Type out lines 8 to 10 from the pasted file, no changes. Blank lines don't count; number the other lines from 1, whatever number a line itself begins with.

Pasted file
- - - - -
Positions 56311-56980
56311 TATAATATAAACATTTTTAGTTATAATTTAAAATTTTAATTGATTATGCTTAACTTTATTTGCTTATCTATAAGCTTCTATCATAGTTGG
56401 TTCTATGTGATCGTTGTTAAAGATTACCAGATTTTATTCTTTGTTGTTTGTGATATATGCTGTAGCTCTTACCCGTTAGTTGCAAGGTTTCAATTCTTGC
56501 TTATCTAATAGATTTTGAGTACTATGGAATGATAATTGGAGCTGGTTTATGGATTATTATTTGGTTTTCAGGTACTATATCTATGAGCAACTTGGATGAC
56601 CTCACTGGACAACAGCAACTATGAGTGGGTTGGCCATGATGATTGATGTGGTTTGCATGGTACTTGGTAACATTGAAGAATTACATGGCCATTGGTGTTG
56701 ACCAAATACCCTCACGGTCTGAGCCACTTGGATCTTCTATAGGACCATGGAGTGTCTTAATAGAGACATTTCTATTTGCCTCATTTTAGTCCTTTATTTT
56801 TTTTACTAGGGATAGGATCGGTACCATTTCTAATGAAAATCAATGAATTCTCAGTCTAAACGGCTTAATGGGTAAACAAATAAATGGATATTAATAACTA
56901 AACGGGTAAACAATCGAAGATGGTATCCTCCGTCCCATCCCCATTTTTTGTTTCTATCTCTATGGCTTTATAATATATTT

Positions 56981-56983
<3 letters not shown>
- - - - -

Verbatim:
56901 AACGGGTAAACAATCGAAGATGGTATCCTCCGTCCCATCCCCATTTTTTGTTTCTATCTCTATGGCTTTATAATATATTT

Positions 56981-56983
<3 letters not shown>